Sunday, March 29, 2009

Trip Number Two – A Return to Las Vegas

Before I get into my second visit to Las Vegas, I have to explain a change to this site. After thinking about it long and hard, I have decided to allow advertisements to appear here on my site. On one hand, I’m loath to do so. I think crass commercialism is already too prevalent in this society. There are ads everywhere and having a place to escape those appeals to me. But, I have to face the reality of my situation. The only way I generate an income is through two means. One is the equity on my house, and just like everyone else, I’m facing the end of that cash flow within a month or two. The other way I get any income is to sell things on the internet. Depending on what I have to sell, that can generate good money or not much of anything in any given month. Right now, with the economy the way it is, I’m not generating much. The demand for collectables is not very high when people are afraid to spend. Like millions of other people, I’m facing the all-to-real possibility that I may be homeless by the end of summer. So, any way I can generate any income is a welcome prospect for me at this time. If I can raise a few more bucks by placing ads on my blog, then that’s what I’m going to do.

But this only works if you click on those ads. So I’m asking every reader of this blog to please do so each and every time you visit this site. The more money I can generate, the longer I can keep a roof over my head, and the longer I can keep writing this blog. If I’m living in a box in downtown LA, there won’t be any electricity for me to plug in my computer and write and post these things. So click on those ads. Every time you do so helps me out tremendously. Thanks and I hope you understand.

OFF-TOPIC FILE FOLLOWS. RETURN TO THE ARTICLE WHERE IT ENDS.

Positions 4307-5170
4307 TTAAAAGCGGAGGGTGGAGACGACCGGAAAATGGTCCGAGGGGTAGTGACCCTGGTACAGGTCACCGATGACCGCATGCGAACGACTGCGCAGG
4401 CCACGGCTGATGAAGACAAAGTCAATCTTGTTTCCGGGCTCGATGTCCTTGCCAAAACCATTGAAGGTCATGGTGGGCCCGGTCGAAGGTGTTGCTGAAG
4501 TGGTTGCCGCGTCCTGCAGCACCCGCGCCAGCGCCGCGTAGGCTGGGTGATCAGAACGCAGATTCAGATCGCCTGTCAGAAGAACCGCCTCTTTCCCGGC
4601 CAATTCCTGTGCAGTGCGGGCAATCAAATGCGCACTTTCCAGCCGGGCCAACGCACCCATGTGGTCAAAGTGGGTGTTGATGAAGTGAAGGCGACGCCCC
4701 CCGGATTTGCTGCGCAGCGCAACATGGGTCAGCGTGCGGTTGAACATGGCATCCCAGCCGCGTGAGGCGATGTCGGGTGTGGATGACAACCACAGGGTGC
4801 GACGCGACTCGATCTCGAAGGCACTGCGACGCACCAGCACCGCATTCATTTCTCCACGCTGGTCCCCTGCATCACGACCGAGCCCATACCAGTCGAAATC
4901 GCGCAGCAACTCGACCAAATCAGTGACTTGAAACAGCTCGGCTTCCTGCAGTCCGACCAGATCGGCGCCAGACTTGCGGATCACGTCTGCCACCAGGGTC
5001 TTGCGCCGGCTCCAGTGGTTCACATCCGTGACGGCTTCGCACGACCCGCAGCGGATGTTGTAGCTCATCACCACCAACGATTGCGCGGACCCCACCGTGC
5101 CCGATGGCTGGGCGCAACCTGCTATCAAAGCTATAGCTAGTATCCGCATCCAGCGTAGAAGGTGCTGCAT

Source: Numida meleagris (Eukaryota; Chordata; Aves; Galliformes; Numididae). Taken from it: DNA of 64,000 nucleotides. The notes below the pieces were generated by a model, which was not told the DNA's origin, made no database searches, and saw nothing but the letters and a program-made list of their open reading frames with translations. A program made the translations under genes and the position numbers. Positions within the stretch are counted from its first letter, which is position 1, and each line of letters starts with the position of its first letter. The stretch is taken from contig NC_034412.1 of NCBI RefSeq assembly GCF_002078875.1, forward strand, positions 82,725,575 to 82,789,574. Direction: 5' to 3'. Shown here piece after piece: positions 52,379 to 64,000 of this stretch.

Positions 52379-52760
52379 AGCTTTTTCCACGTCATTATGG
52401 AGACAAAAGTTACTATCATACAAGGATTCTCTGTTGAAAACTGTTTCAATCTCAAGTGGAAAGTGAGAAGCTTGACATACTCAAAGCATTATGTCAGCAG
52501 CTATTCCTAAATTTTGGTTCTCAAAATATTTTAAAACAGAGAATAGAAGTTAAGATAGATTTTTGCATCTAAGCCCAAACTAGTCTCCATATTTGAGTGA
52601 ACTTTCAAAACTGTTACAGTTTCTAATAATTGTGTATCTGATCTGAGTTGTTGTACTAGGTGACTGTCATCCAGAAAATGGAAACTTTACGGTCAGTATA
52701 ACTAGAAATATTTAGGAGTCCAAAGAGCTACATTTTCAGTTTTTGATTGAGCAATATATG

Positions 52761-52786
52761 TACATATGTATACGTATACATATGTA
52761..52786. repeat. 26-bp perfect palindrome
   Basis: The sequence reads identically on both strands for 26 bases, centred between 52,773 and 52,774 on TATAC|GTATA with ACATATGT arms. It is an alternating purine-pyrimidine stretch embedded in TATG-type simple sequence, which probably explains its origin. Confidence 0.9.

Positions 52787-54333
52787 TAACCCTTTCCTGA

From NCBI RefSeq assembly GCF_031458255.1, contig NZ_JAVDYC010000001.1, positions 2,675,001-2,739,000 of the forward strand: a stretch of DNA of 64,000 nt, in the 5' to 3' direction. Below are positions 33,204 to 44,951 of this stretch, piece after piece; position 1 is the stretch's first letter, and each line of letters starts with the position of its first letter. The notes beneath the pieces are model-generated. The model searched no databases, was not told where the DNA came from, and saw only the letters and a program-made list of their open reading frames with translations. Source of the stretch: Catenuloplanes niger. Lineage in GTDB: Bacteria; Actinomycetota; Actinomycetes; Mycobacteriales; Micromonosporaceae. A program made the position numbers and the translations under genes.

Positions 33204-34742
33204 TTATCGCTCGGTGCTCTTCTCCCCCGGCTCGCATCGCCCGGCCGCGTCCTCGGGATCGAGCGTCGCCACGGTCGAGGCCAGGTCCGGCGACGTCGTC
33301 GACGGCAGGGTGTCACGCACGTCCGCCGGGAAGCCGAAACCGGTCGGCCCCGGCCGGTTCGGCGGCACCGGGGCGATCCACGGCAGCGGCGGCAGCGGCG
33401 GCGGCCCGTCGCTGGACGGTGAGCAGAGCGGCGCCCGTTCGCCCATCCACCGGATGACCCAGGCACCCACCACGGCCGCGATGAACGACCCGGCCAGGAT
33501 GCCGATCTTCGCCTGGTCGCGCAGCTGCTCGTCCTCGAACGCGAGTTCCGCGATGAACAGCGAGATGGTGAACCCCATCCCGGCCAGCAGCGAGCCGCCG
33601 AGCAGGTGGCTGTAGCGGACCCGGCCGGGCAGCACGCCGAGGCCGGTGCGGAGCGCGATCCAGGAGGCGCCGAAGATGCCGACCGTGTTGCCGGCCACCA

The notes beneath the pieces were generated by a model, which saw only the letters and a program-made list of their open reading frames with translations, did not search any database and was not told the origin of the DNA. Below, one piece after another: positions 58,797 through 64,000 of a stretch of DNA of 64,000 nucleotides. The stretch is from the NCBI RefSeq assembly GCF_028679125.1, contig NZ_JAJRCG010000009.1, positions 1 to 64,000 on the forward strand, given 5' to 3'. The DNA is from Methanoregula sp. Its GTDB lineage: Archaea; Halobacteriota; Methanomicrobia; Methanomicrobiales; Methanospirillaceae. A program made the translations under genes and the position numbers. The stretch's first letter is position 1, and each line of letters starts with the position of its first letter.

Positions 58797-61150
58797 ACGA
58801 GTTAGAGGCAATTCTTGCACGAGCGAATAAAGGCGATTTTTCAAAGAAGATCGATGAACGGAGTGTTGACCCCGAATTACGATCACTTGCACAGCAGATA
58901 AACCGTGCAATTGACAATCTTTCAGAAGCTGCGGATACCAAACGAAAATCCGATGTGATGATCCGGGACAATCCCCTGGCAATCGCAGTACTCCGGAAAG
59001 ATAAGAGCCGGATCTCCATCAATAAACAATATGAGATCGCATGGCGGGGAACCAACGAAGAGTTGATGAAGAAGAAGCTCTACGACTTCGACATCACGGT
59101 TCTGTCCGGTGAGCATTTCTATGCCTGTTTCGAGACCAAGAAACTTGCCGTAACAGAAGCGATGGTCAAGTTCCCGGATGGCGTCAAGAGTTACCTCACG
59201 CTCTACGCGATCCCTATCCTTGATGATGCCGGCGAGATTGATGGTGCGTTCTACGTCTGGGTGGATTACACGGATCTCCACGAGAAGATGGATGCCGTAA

It had been just a few short weeks since we had last visited Las Vegas, but we found ourselves packing up the car to return once again to the City of Sin. Usually, the drive from Los Angeles doesn’t bother me that much, but for some reason, the trip this time seemed to take forever. I usually break down the trip into segments; LA to Victorville; Victorville to Barstow; Barstow to Baker; Baker to Stateline; and Stateline to Las Vegas. Breaking the trip into smaller segments seems to make the trip go faster, at least psychologically. But doing that this time didn’t seem to work and the drive just kept going and going. The drive usually takes about 4 hours, but we finally pulled into the Mirage parking lot a little over 5 hours after we started. I guess traffic and road conditions slowed us down more than I would have liked.

We dragged all of our luggage into the Mirage Hotel & Casino ( and found the check-in desk. The clerk at the desk told that there was a good deal going on that week. For only $30 a night, we could upgrade our room to a suite. We agreed that it was good deal and went for it, and a few minutes later we found ourselves dragging our luggage through the casino to the elevators at the back of the building. I don’t really understand why these hotel/casinos always put the elevators at the back. It’s a pain in the ass to drag suitcases through all the Midwest yokels wandering around looking for just the right slot machine to park their asses at. I guess they’re hoping to introduce you to the casino right away in the hopes that you’ll throw your luggage in your room and run down to whatever gambling poison you’re addicted to and start losing your hard-earned cash immediately.